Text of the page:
Friday, October 10, 2008


Most of us cannot grasp the reasons for the current world financial crisis. So now it's been revealed North Lincolnshire Council invested £5.5-million in Iceland, it's maybe just as well Iceland's shop in Brigg closed down a few years ago. Otherwise, those of us who don't understand these matters of high finance and faltering banks, might have been giving the Spring's Parade shop the cold shoulder!
OK, we all know the store chain, advertised on TV by 'typical British mum' Kerry Katona, is not connected to Icelandic banking.
But how many of us in Brigg, and other parts of North Lincs, had any idea funds from so many local authorities in Britain were going to the homeland of the geysers who always seem to run West Ham United?


Wish I'd had a camera with me this morning to show Blog visitors the view along Wrawby Street and the Market Place. So many vehicles were there that some were having to move to let others get past. And all that in what's supposed to be a pedestrian area, free of cars, vans and lorries. Something brought in to make Brigg a more pleasant place to shop.
This column has banged on many times about the authorities' continuing unwillingness to take any decisive action against drivers who contravene the regulations.
Yes, driving into a pedestrian area is not a life-threatening crime, nor is it the most serious on the statute book. But surely if it's an offence in law, it's an offence. Simple as that. And someone ought to be doing something about it. We can't pick and choose which laws we obey and which are enforced, can we?
The CCTV cameras - on their lofty perches in Wrawby Street and the Market Place - have a good view (leafy trees permitting!) of all this going on. So let's get someone in authority viewing the footage regularly, noting the numberplates and setting the wheels in motion so prosecutions can be processed.
This morning a van, having made a delivery in the Market Place, didn't exit the pedestrian area via Cary Lane, or go over the County Bridge, but, instead, threaded its way down Wrawby Street, past an estate car parked outside a shop, two vans near Cooplands and a council truck at the side of a flowertub, before joining the road near Wallhead's.
Meanwhile, back in the Market Place, a removal van was outside the front of North Lincolnshire Council's Angel office suite. Now, as far as I know, there's a perfectly good car park at the back of these premises. So why not park up there and make the required pick-up?
Able-bodied drivers go into the pedestrian area to visit cashpoints because they are too lazy to walk. Simple as that. And the more people who are seen to be getting away with it, the more others are encouraged to follow their example.
Then there's the question of businesses. Unless I've misunderstood things, it's OK for vehicles to go in there to deliver to premises as long as there's no rear access available (those on most of one side of Wrawby Street), or the loads are bulky.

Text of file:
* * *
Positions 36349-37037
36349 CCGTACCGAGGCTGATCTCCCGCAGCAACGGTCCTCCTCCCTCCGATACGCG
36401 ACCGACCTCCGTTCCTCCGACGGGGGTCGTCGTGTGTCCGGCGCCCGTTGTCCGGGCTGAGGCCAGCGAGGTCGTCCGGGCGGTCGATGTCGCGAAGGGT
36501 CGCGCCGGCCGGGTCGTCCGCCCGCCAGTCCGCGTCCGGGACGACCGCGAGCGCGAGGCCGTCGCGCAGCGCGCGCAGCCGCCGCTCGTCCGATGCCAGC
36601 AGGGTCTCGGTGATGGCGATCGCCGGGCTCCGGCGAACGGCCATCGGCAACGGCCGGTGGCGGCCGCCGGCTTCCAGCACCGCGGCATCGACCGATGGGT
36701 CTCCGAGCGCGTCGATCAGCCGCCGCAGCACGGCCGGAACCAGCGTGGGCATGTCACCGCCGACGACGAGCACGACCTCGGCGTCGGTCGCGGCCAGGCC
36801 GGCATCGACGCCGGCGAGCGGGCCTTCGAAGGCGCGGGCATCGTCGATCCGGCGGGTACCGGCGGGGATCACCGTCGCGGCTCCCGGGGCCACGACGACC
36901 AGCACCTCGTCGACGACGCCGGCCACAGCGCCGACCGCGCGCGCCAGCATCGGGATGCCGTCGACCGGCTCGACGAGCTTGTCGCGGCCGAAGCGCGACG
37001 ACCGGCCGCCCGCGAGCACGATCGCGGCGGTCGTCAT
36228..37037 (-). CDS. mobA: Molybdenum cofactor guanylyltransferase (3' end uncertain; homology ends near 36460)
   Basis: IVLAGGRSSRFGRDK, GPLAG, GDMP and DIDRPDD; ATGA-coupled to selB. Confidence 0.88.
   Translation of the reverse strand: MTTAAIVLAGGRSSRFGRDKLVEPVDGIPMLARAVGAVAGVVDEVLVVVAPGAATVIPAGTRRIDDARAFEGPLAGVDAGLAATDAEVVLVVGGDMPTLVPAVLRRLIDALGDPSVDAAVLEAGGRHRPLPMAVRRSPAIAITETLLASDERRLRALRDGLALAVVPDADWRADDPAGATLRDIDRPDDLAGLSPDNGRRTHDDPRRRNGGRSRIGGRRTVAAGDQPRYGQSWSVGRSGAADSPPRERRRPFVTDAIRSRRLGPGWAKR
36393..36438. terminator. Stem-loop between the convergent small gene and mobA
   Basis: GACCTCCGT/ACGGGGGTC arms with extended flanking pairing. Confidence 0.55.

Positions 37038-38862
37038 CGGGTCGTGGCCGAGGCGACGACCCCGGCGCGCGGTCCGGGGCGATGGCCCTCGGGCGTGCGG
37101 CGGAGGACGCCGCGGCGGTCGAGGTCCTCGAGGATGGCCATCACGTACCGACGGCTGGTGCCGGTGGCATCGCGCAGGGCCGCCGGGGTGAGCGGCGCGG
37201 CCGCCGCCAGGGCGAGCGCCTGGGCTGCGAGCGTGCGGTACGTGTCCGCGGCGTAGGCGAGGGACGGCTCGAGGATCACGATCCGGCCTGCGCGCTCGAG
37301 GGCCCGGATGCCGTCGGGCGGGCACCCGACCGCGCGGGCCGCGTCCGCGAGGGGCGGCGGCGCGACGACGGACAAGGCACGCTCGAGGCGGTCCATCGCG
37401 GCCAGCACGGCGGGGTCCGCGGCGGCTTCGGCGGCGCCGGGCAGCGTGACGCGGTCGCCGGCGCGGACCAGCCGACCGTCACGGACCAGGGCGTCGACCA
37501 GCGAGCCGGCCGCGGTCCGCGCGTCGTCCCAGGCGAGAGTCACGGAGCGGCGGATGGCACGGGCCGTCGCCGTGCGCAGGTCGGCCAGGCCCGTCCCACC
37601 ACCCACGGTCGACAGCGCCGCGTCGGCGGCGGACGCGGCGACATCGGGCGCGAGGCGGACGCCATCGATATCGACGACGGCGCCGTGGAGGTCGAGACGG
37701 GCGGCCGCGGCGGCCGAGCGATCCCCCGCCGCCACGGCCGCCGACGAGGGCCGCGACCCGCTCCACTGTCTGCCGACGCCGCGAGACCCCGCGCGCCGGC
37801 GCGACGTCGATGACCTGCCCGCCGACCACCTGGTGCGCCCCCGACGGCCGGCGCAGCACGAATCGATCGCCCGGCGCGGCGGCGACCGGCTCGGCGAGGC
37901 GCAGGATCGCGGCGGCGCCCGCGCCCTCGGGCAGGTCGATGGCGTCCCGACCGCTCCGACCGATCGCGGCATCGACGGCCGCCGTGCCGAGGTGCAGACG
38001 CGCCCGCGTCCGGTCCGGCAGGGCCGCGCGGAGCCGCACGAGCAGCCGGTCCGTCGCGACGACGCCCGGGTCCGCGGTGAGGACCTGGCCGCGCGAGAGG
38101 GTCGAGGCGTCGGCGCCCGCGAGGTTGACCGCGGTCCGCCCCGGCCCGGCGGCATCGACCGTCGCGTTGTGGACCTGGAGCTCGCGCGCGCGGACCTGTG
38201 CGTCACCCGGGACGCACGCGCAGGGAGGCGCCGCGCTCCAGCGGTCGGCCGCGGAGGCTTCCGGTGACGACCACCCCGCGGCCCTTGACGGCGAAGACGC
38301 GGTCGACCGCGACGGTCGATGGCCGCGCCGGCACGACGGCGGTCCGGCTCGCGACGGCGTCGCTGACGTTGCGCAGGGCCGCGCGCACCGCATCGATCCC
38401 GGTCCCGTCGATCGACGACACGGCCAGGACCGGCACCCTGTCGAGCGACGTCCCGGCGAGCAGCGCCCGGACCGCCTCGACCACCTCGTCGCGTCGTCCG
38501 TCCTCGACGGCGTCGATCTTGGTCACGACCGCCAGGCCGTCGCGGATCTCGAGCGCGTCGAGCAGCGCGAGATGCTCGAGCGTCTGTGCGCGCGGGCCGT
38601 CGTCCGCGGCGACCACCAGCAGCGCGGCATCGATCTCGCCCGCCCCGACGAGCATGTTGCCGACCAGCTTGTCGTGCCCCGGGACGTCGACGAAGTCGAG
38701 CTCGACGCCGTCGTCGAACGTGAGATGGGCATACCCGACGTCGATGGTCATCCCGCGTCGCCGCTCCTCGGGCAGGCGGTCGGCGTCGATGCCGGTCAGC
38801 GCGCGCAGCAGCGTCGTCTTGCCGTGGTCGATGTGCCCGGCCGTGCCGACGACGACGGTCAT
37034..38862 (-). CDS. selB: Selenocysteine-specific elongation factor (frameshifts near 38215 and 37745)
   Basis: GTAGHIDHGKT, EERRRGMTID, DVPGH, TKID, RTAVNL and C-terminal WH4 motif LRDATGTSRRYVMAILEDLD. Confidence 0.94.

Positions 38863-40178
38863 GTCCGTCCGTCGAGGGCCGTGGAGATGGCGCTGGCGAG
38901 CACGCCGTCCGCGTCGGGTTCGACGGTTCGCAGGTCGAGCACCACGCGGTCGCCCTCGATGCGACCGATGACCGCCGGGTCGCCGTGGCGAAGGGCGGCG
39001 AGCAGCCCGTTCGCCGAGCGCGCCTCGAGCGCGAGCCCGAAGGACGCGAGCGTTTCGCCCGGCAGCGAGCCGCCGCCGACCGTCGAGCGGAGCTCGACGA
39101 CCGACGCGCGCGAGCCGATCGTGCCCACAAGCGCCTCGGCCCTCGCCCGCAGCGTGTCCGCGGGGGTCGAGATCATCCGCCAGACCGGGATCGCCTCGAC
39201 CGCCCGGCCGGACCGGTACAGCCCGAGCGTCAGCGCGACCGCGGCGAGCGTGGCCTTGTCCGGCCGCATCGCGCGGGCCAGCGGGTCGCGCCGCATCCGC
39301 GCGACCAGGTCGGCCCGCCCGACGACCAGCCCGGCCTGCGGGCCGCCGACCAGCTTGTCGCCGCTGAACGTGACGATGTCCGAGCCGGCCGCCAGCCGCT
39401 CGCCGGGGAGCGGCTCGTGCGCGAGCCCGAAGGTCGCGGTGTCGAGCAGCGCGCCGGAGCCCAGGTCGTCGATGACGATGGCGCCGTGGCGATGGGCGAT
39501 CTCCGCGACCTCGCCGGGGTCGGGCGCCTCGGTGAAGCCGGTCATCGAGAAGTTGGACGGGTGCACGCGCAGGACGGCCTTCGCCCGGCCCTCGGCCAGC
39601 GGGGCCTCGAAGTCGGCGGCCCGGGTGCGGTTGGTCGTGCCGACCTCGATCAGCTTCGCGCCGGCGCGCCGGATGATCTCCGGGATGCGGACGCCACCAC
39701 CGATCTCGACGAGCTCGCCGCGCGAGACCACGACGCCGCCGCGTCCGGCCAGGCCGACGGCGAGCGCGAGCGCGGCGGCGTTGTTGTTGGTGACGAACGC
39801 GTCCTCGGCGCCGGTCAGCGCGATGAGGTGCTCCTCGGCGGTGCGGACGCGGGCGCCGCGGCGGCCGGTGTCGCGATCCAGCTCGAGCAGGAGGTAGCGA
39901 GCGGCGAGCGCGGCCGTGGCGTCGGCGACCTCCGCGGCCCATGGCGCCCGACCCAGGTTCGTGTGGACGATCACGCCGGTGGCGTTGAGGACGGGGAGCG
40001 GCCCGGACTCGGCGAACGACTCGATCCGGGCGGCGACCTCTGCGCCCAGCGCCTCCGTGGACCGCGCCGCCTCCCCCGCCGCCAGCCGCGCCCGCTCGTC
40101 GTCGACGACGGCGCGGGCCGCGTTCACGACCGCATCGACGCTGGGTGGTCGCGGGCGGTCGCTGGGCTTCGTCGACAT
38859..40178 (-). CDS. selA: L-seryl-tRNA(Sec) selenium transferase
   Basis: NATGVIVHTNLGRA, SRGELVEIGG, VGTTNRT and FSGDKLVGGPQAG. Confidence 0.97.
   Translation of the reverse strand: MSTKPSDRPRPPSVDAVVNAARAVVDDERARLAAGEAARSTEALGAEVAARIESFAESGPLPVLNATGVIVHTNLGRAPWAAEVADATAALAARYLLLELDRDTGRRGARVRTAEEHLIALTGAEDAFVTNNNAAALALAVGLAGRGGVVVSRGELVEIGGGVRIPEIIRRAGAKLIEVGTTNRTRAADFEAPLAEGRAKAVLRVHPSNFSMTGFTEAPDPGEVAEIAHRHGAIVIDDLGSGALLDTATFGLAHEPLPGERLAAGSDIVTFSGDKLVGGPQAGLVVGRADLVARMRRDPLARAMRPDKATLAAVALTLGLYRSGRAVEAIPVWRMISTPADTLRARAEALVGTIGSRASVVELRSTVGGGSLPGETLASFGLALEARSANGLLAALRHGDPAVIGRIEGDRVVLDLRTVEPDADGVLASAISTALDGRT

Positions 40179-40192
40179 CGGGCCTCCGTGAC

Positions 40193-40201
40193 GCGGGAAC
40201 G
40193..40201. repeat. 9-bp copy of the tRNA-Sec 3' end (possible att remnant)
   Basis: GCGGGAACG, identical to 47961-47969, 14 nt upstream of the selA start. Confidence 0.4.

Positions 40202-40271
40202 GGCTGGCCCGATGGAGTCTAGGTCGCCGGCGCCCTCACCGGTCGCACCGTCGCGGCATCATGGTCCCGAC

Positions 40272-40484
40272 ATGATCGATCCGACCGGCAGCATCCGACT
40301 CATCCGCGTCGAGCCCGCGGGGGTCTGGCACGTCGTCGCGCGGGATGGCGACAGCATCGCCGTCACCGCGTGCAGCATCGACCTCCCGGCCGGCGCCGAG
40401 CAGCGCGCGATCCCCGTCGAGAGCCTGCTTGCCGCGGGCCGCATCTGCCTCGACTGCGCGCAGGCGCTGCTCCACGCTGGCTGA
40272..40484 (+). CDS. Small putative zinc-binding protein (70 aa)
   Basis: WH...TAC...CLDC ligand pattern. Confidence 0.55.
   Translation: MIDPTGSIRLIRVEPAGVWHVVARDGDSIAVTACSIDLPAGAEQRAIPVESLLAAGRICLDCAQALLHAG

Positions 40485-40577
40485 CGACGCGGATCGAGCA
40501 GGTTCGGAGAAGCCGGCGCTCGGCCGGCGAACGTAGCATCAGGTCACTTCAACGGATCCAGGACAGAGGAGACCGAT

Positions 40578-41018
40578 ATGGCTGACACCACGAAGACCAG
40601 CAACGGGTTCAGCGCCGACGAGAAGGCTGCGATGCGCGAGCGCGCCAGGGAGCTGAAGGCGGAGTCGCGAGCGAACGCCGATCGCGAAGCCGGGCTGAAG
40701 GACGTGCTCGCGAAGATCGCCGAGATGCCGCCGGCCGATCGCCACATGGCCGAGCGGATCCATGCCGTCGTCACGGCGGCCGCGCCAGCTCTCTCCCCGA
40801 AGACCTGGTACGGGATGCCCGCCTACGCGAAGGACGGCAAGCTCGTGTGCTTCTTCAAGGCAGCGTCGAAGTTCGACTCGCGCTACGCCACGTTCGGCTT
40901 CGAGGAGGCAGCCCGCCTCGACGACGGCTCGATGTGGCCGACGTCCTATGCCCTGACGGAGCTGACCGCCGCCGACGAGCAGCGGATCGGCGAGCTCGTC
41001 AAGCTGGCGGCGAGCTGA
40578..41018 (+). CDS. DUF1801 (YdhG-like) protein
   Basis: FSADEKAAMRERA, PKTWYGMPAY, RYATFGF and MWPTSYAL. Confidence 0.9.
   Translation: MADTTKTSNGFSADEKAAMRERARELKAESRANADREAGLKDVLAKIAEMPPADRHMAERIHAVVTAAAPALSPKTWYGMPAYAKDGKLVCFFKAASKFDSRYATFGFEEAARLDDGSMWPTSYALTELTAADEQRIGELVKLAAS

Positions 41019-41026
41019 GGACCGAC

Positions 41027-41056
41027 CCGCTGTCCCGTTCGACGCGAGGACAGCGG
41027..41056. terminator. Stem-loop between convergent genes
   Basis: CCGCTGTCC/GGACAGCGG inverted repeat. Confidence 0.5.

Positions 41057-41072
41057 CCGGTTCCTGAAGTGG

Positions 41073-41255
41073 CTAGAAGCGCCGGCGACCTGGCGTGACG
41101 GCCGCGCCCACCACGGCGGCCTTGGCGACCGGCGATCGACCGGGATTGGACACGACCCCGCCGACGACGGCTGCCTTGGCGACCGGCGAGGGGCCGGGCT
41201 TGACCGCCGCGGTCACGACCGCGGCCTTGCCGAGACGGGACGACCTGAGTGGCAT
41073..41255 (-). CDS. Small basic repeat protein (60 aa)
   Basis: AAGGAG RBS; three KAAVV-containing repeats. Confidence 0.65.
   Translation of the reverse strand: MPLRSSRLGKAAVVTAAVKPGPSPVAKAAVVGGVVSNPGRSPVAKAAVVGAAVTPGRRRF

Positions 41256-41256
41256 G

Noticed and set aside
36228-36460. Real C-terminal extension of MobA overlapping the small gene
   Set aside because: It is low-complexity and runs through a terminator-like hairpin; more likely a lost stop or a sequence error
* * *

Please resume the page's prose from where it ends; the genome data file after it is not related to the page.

Turning the clock back more than 25 years to when Wrawby Street was on the A18 and thousands of cars and lorries rumbled past each day, our efficient traffic wardens used to be a frequent sight. We used to watch them from the upstairs office of the Lincolnshire Times at No. 57. Cheeky drivers who tried to park up for a minute or two while they nipped into Bowen's shop for a loaf or a pasty, ran the real risk of being taken to task by the 'yellow peril'.
Where are the traffic wardens, PCSOs and neighbourhood beat officers today? Shouldn't they be checking, as often as possible, whether all these cars, vans and lorries have valid reasons to be there?
They shouldn't be needed, or course. People should obey the signs marking out the pedestrian area.
Next time I'm in conversation with Insp Brett Rutty - our likeable head of rural policing - the issue will be raised. Unfortunately, Brett only has a very small team of officers at his disposal to police the entire rural area from Goxhill to Haxey.
Earlier, reference was made to the early 1980s. Well, back then, Brigg was a policing sub-division in its own right (also covering Barton, but not the Isle of Axholme). It was headed by a Chief Inspector, and there were Inspectors based at both Brigg and Barton, plus a team of Sergeants and PCs.
Today there's a very uneven, and some might well say unfair, allocation of police in favour of Scunthorpe at the expense of the rural area which surrounds it, certainly when your compare the relative populations.
Go to Scunthorpe town centre/Precinct/Foundry Shopping Centre and you see plenty of police walking the streets (which is a good thing) and hardly any delivery vehicles (also a good thing). Yet Scunthorpe town centre is a massive area, compared with our own Wrawby Street and the Market Place.